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In response to a crippling parts shortage from the Japan earthquake, Nissan is idling its American and Mexican plants for 6 days.
The engine and vehicle assembly plants will be closed in April, and Nissan did not say how many of its cars will be lost. But to make up for this deficit the automaker will run its plants later this year during scheduled shutdowns, when the parts supply will be improved.
The plants affected are Nissan’s two plants in Smyrna and Decherd, Tennessee, and its factory in Canton, Mississippi. The Mexico plants in Cuernavaca and Aguascalientes will be closed for five days.
Nissan‘s Leaf electric car has been in such high demand that the company is struggling to build them fast enough. It’s stopped taking new orders just to fulfill its current demand.
Out of 27,000 total orders so far from the United States, Japan, and Europe, it has only completed 10,000. The remaining 17,000 will be pushed back to the next fiscal year in April—enough time for the Oppama, Japan plant to reach its maximum capacity. It will be able to build 50,000 Leafs by then, and would be able to take 33,000 more orders from those clamoring to ride the lightning.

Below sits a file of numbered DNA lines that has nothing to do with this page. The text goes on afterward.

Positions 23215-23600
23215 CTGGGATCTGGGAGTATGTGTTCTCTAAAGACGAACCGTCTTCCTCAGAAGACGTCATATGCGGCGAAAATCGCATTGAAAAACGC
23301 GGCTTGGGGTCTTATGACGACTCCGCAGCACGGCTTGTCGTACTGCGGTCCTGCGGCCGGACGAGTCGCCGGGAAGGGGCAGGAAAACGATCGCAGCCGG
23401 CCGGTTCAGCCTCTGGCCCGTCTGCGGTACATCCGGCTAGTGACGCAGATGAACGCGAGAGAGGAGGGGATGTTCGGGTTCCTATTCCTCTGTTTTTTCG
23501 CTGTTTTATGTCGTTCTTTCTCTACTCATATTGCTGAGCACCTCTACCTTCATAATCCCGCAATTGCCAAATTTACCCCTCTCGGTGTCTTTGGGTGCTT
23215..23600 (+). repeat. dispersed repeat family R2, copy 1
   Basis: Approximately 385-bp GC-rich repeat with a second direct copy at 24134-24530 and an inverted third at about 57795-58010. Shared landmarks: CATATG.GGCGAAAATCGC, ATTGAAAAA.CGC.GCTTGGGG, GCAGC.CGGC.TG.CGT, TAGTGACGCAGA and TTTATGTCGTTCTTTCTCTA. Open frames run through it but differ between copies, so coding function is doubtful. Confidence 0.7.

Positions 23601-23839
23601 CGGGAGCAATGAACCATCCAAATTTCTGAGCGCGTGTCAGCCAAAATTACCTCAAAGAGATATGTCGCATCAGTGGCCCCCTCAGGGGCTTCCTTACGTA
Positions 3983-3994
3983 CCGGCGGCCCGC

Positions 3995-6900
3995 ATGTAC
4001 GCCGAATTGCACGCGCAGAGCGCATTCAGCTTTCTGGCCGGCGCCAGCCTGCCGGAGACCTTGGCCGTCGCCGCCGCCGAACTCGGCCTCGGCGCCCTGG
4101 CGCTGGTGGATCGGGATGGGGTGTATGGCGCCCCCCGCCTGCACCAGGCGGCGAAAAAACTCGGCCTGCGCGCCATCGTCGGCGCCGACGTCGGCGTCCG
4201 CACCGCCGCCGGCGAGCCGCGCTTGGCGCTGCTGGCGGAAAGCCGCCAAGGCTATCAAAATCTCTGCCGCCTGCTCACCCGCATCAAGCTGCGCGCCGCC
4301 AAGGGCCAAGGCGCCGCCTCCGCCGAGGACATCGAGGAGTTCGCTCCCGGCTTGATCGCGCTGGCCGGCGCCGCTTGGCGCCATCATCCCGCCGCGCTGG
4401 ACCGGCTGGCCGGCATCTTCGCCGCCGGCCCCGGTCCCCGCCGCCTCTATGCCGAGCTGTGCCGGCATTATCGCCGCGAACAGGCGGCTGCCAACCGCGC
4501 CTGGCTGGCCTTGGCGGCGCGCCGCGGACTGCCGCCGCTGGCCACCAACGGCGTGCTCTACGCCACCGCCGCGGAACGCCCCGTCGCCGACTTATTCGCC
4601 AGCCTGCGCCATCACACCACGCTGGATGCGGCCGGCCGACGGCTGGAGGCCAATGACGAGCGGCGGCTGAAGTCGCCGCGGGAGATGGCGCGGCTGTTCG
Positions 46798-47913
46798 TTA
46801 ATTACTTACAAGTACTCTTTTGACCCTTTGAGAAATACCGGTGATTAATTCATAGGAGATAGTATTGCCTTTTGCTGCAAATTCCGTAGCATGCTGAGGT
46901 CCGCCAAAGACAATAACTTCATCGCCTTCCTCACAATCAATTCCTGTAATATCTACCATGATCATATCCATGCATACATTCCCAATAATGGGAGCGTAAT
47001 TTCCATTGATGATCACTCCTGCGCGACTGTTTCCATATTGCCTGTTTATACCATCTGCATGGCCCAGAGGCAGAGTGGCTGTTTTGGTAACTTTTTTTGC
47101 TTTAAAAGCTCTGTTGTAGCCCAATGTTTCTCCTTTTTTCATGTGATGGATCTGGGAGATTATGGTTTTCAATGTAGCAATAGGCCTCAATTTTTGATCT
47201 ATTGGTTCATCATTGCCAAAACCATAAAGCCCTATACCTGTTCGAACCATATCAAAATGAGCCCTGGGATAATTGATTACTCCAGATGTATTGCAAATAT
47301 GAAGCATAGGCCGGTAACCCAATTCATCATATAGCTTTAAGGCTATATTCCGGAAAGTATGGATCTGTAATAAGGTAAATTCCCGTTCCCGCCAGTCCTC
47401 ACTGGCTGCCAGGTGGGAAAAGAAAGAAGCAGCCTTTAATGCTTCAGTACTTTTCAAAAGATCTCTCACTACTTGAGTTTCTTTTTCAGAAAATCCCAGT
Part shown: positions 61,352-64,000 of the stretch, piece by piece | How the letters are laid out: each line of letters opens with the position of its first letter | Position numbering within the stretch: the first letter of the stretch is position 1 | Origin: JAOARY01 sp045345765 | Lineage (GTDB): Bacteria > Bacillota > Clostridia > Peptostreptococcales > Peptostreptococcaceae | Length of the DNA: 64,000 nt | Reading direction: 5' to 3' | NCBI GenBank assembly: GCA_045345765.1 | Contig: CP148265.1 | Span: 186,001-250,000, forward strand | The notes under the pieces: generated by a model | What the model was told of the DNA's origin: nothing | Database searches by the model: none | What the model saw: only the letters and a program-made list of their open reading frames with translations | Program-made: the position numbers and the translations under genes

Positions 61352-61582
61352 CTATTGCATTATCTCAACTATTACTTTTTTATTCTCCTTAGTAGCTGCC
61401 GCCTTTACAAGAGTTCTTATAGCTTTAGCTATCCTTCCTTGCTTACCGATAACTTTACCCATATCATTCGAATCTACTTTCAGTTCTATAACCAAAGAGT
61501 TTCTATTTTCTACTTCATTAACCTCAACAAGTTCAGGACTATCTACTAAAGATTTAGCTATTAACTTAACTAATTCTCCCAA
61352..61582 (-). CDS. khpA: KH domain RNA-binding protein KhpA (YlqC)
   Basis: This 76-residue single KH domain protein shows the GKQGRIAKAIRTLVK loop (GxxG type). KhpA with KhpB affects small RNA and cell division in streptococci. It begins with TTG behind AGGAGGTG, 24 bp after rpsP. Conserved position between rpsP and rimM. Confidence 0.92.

Nissan wants to get their international factories going to fulfill demand, which could see the electric car built in England as well as Tennessee. One possibility could be to open new assembly lines earlier than scheduled, but Nissan is also planning a new factory that can churn out lithium-ion battery packs, which won’t be ready if they do so.
[Source: Automotive News via Carscoop]